• Managing investments: Some professional investors are fairly hands off. Other firms are operationally intensive and will drop in their team members to work day-to-day with the management teams.  The best firms offer strategic advice, support and connections to help improve the business.
  • Selling investments: Investors make most of their money by selling investments, so they spend a lot of time making sure the businesses are best positioned to get the highest price.

What are the Different Types of Professional Investors?


Angel Investors

Angel investors are high net worth individuals who invest their personal capital in pre-revenue or seed-stage companies.  Not everyone qualifies as an angel investor.  To comply with SEC regulations, only “accredited investors” or people with $1M in assets or who make over $200,000 a year, qualify as angel investors.  Angel investing has dramatically increased over the last ten years, and websites like AngelList help match angel investors with startups raising capital.  Angel investors typically write smaller check sizes ($10k – $500k), so startups need to sign up multiple angel investors to complete a capital raise.


Accelerators typically take 5-10% equity stake in a startup in exchange for strategic support, market exposure and sometimes a small amount of funding.  Accelerators can be an excellent resource for first-time entrepreneurs who have limited proof points in their business.  Like angel investing, the number of accelerators has substantially increased over the last ten years.  Some of these new entrants offer very little strategic value in exchange for equity.  If you go the accelerator route, do your diligence on the track record of the accelerator.

Venture Capital

Venture capital firms invest equity in early-stage, unprofitable businesses.  Capital is exchanged for equity and is used to fund the operations of the business.  Venture capital often follows an angel investment or accelerator program. Venture capital firms invest in the entire spectrum of early-stage companies, from pre-product businesses through larger billion dollar “unicorns.”  Venture capital is a high-risk form of investment where the majority of investments lose money or break even at best.  To cover these odds, venture capital firms look for high-return opportunities in every investment.  If your business doesn’t have the chance to grow 100%+ a year and be a minimum $100M business, it will be tough to get a venture capital firm interested.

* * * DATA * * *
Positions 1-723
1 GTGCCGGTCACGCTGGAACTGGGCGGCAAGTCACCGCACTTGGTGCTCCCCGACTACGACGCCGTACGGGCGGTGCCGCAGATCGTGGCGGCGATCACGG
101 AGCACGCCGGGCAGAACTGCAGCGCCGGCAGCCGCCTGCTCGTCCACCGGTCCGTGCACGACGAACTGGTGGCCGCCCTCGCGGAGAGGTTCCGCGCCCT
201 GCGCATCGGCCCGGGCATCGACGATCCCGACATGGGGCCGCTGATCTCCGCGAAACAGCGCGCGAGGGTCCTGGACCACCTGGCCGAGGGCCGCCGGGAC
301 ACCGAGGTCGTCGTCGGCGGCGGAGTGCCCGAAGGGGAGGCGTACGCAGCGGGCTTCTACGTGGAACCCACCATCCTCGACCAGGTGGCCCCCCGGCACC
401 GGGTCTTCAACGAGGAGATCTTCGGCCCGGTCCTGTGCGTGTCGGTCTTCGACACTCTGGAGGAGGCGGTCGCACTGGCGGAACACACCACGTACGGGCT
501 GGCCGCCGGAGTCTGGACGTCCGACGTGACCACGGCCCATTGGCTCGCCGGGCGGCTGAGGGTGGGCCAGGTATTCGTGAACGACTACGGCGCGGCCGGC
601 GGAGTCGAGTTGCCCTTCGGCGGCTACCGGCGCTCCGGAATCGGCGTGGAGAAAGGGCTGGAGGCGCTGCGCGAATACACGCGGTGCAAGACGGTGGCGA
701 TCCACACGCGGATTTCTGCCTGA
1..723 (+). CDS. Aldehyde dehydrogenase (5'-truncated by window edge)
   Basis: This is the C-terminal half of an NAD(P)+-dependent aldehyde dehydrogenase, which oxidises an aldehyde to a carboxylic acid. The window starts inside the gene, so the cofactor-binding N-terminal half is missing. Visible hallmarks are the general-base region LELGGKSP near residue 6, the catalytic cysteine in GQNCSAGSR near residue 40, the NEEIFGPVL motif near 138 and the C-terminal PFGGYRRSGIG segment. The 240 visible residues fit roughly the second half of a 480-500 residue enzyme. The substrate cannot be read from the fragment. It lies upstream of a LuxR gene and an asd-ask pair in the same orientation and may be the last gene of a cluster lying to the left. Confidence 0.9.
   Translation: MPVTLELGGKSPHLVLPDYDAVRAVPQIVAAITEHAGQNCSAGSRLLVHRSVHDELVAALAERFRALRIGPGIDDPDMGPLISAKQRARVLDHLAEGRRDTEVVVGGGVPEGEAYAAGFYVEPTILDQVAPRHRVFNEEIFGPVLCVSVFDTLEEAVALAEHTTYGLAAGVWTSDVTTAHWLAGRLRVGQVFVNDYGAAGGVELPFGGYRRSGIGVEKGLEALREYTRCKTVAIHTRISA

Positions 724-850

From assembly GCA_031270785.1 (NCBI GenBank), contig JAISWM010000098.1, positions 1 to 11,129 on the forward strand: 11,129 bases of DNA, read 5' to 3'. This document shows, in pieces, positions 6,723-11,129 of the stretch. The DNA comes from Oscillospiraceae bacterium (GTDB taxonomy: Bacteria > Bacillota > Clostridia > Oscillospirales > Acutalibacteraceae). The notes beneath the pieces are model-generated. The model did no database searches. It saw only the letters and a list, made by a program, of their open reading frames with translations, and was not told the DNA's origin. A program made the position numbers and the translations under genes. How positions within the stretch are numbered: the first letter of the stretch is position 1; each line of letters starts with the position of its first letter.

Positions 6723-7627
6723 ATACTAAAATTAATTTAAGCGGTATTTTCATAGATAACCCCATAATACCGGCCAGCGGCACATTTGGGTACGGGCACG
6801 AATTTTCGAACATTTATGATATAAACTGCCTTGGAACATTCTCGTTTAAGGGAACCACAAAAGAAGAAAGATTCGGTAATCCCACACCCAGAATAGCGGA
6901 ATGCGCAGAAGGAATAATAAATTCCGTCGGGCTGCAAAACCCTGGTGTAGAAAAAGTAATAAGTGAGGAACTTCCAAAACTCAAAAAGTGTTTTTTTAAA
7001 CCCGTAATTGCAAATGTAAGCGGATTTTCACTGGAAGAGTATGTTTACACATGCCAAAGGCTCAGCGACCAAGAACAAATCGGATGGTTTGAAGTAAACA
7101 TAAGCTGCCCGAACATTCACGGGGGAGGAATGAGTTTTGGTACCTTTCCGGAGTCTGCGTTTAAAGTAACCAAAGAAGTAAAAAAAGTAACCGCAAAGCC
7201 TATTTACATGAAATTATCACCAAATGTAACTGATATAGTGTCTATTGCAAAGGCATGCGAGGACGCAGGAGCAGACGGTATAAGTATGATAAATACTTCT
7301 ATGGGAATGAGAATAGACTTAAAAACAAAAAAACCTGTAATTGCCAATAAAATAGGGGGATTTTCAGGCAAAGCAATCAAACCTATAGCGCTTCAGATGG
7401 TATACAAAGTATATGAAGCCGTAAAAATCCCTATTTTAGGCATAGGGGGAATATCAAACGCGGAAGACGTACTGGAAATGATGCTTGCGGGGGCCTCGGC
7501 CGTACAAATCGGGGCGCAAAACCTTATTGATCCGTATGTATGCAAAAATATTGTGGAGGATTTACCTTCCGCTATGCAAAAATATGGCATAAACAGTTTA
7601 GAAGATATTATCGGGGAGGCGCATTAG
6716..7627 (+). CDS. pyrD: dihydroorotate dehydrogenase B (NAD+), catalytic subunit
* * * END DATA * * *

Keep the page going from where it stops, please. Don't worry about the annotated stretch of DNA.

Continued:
Growth Capital

Growth capital firms invest equity in a relatively mature business to fund expansion opportunities.  Growth capital firms focus on breakeven or profitable businesses with strong growth trajectories.  ROND Capital provides growth equity to small growing businesses, which you can learn more about here.

Middle-Market Private Equity

Middle-market private equity firms invest in established and profitable businesses between $15M-$500M in revenue (the financial thresholds differs from firm to firm). Investments are usually leveraged buyouts, where a combination of debt and equity are used to buy the business.

Mega Buyout Private Equity

Mega buyout firms invest in large companies with revenue worth $500M and above.  Investments are typically structured as leveraged buyout transactions.  Mega buyouts are the majority of big-name transactions you hear about in the news.

Mezzanine Debt

Mezzanine debt is not technically equity, however, it is commonly used in addition to private equity capital. It replaces a portion of the equity in a private equity transaction.   Mezzanine debt is typically utilized for a business with steady cash flow.

Distressed Investors

Distressed investors invest in mismanaged businesses or companies on the verge of bankruptcy. They seek to revitalize struggling businesses by replacing management, rebranding, developing new products, divesting business units and other initiatives.